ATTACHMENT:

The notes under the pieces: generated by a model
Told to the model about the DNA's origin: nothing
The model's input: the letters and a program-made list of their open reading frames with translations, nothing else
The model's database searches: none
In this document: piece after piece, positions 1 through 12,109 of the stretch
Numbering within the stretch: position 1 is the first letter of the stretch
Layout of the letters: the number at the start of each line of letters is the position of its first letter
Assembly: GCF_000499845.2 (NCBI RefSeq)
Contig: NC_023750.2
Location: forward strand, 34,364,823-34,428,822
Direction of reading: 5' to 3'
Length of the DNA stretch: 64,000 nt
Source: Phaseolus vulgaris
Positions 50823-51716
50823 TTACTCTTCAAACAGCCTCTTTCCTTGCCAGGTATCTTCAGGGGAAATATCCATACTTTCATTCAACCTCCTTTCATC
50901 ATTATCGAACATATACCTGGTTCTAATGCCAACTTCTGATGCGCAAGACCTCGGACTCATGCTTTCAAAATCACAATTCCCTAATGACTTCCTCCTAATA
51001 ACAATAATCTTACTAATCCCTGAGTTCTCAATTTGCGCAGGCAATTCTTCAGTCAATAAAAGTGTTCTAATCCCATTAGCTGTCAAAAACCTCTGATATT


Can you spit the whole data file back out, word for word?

The notes under the pieces: generated by a model
Told to the model about the DNA's origin: nothing
The model's input: the letters and a program-made list of their open reading frames with translations, nothing else
The model's database searches: none
In this document: piece after piece, positions 1 through 12,109 of the stretch
Numbering within the stretch: position 1 is the first letter of the stretch
Layout of the letters: the number at the start of each line of letters is the position of its first letter
Assembly: GCF_000499845.2 (NCBI RefSeq)
Contig: NC_023750.2
Location: forward strand, 34,364,823-34,428,822
Direction of reading: 5' to 3'
Length of the DNA stretch: 64,000 nt
Source: Phaseolus vulgaris
Positions 50823-51716
50823 TTACTCTTCAAACAGCCTCTTTCCTTGCCAGGTATCTTCAGGGGAAATATCCATACTTTCATTCAACCTCCTTTCATC
50901 ATTATCGAACATATACCTGGTTCTAATGCCAACTTCTGATGCGCAAGACCTCGGACTCATGCTTTCAAAATCACAATTCCCTAATGACTTCCTCCTAATA
51001 ACAATAATCTTACTAATCCCTGAGTTCTCAATTTGCGCAGGCAATTCTTCAGTCAATAAAAGTGTTCTAATCCCATTAGCTGTCAAAAACCTCTGATATT